Military forces in various countries operate satellites for reconnaissance, surveillance, communication, and navigation purposes. These military satellites are typically controlled by the respective defense departments or agencies. 

Private companies own and operate many satellites for telecommunications, broadcasting, remote sensing, and other commercial purposes. Examples of major commercial satellite operators include SpaceX, OneWeb, SES, Intelsat, and Iridium. 

International organisations, such as the International Telecommunication Union (ITU) and the International Telecommunications Satellite Organisation (ITSO), play roles in coordinating satellite communications frequencies, spectrum allocation, and ensuring equitable access to satellite services. Some satellites are operated by research institutions, universities, and scientific organisations for specific research missions, including space exploration, Earth observation, and astronomical studies. Which is pretty much gobbledy gook to me. 

And I have come to the realisation that satellites control my life. And yours. 

We all talk about the WEF, the UN and WHO. But, without satellites, I have to wonder. 

With the flick of the switch..............................

“You wake up and turn on the TV. Your usual shows aren't airing. You flip on the radio and learn that Paris and Tokyo stock markets have closed. Back on TV CNN is trying to use Skype in an attempt to cover what's happening in the world following a solar super storm.

In a US bunker, the military has lost contact with armed drones flying over hostile areas. Loss of global communication satellites makes it difficult to send commands and surveillance data to soldiers, ships and aircraft, rendering them vulnerable to attack.

Throughout the day more challenges arise. First responders don't have access to their location systems. Delays in ground and air traffic begin to develop. Systems that depend on GPS1time stamps – ATM2s, power grids, computer-data and cell-phone networks begin to fail, and the cloud becomes unstable. The internet soon collapses.”  - Pål Brekke.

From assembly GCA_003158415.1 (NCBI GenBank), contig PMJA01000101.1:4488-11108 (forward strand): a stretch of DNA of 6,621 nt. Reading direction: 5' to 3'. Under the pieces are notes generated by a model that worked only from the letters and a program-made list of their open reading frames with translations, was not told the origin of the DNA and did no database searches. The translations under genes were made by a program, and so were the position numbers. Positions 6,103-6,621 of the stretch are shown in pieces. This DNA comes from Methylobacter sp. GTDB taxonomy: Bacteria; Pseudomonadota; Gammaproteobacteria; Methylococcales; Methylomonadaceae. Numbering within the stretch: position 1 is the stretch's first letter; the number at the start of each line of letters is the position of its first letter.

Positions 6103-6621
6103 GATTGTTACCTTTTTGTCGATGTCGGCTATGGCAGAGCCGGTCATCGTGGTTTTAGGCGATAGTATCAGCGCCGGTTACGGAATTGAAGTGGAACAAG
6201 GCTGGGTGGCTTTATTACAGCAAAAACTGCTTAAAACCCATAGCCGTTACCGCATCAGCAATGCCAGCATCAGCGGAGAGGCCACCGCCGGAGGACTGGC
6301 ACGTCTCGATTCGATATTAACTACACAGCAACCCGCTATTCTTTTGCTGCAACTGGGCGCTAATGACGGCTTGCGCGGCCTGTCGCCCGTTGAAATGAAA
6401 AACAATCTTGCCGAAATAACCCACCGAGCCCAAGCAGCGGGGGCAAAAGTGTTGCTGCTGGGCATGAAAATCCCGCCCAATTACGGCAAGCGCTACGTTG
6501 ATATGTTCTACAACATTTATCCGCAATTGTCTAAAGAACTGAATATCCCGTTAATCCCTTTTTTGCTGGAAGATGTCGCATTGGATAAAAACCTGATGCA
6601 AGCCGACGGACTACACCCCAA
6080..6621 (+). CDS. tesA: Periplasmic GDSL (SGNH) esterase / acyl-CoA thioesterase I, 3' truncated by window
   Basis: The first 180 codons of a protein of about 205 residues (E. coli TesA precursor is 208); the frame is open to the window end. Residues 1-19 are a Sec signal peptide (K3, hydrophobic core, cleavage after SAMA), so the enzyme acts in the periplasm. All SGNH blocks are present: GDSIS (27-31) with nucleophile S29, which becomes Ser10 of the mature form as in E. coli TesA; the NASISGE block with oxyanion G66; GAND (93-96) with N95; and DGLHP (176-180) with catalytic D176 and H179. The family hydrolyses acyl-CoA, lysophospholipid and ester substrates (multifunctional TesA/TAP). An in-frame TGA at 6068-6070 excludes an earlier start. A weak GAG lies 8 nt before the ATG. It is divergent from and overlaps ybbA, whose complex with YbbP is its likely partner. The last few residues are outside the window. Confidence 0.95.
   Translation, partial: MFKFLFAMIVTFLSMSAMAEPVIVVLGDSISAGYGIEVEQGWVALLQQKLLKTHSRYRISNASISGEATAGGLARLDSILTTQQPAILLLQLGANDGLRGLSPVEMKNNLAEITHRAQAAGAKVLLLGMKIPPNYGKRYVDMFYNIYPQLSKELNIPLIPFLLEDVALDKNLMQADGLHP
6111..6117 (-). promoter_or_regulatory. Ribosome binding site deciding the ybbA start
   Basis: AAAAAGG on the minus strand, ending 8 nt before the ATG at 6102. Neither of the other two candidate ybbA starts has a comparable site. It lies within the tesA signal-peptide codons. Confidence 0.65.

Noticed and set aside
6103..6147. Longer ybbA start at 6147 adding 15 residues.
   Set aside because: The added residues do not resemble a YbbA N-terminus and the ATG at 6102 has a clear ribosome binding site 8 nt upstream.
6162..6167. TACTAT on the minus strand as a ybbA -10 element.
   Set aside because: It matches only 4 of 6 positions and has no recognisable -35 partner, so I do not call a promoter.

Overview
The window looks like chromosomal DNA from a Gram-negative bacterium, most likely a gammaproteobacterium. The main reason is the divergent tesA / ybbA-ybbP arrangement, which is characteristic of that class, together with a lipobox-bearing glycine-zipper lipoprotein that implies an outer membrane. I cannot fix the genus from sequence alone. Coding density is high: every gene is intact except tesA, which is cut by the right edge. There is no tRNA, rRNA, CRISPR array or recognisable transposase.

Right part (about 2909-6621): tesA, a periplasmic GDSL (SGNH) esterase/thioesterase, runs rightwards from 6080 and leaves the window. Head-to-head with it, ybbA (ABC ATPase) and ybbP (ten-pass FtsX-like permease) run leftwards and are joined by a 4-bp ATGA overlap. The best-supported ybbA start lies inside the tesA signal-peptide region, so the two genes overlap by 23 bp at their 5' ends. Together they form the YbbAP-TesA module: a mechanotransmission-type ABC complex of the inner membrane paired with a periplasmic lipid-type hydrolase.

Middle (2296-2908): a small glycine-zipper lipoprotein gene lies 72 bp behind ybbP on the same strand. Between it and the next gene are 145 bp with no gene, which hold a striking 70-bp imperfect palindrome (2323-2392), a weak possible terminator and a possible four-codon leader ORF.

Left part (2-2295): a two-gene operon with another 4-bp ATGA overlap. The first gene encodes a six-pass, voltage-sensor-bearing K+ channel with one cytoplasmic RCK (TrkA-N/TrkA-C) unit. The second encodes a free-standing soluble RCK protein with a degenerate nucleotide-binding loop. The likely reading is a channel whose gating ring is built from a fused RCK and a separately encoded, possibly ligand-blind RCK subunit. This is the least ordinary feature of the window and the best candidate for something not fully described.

Of course there is that pesky thing known as the Kessler Syndrome. 

The Kessler Syndrome, proposed by NASA scientist Donald J. Kessler in 1978, refers to a theoretical scenario in which the density of objects in low Earth orbit (LEO) is so high that collisions between objects could generate a cascade of debris, leading to even more collisions in a chain reaction. This would eventually render space in certain orbits unusable due to the high risk of collisions and the proliferation of debris.

The phenomenon is often compared to a scenario akin to a "domino effect" in space. It could be caused by a defunct satellite, spent rocket stage, or any other space debris, colliding with an active satellite or another piece of debris. This collision shatters the objects involved, creating numerous smaller fragments. The debris resulting from the initial collision spreads out in all directions, increasing the likelihood of further collisions. These collisions can occur at high speeds, causing more fragmentation. 

As the number of fragments increases, so does the likelihood of further collisions. This creates a cascade effect where each collision generates more debris, leading to more collisions, and so on. With enough debris generated, it becomes increasingly difficult for satellites to maneuver safely through space without being struck by debris, leading to the destruction of operational satellites. As more collisions occur, the density of debris in orbit increases exponentially, making certain orbits essentially impassable for satellites and spacecraft.

The other big concern is that thing we all dread: a massive cyber attack. 

When President Trump announced The United States Space Force, a separate branch of the U.S. military, in December 2019, people laughed. 

I wonder who is laughing now?